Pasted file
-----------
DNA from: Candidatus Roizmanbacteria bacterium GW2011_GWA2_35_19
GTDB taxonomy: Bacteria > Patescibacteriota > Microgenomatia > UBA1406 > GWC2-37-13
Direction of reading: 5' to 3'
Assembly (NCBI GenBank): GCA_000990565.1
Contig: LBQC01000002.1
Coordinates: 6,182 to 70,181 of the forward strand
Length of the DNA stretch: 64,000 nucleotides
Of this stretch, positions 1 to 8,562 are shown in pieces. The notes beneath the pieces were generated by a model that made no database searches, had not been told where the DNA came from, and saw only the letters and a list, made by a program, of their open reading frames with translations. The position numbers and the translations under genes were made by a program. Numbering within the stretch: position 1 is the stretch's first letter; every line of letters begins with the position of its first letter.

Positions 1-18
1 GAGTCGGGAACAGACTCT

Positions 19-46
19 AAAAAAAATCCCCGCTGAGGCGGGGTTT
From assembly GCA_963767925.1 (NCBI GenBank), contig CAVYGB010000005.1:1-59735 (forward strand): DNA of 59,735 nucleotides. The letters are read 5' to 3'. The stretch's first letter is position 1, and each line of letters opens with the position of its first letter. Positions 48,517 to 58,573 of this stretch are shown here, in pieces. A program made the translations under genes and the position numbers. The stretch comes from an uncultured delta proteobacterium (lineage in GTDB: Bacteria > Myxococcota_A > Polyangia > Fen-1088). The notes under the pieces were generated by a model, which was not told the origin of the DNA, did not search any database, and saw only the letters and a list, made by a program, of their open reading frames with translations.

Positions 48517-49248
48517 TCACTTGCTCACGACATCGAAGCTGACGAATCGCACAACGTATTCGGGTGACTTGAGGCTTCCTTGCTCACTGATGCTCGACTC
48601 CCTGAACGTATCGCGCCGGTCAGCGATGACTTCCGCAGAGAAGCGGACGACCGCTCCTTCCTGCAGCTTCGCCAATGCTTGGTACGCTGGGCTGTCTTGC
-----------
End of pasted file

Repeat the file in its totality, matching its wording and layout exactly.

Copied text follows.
DNA from: Candidatus Roizmanbacteria bacterium GW2011_GWA2_35_19
GTDB taxonomy: Bacteria > Patescibacteriota > Microgenomatia > UBA1406 > GWC2-37-13
Direction of reading: 5' to 3'
Assembly (NCBI GenBank): GCA_000990565.1
Contig: LBQC01000002.1
Coordinates: 6,182 to 70,181 of the forward strand
Length of the DNA stretch: 64,000 nucleotides
Of this stretch, positions 1 to 8,562 are shown in pieces. The notes beneath the pieces were generated by a model that made no database searches, had not been told where the DNA came from, and saw only the letters and a list, made by a program, of their open reading frames with translations. The position numbers and the translations under genes were made by a program. Numbering within the stretch: position 1 is the stretch's first letter; every line of letters begins with the position of its first letter.

Positions 1-18
1 GAGTCGGGAACAGACTCT

Positions 19-46
19 AAAAAAAATCCCCGCTGAGGCGGGGTTT
From assembly GCA_963767925.1 (NCBI GenBank), contig CAVYGB010000005.1:1-59735 (forward strand): DNA of 59,735 nucleotides. The letters are read 5' to 3'. The stretch's first letter is position 1, and each line of letters opens with the position of its first letter. Positions 48,517 to 58,573 of this stretch are shown here, in pieces. A program made the translations under genes and the position numbers. The stretch comes from an uncultured delta proteobacterium (lineage in GTDB: Bacteria > Myxococcota_A > Polyangia > Fen-1088). The notes under the pieces were generated by a model, which was not told the origin of the DNA, did not search any database, and saw only the letters and a list, made by a program, of their open reading frames with translations.

Positions 48517-49248
48517 TCACTTGCTCACGACATCGAAGCTGACGAATCGCACAACGTATTCGGGTGACTTGAGGCTTCCTTGCTCACTGATGCTCGACTC
48601 CCTGAACGTATCGCGCCGGTCAGCGATGACTTCCGCAGAGAAGCGGACGACCGCTCCTTCCTGCAGCTTCGCCAATGCTTGGTACGCTGGGCTGTCTTGC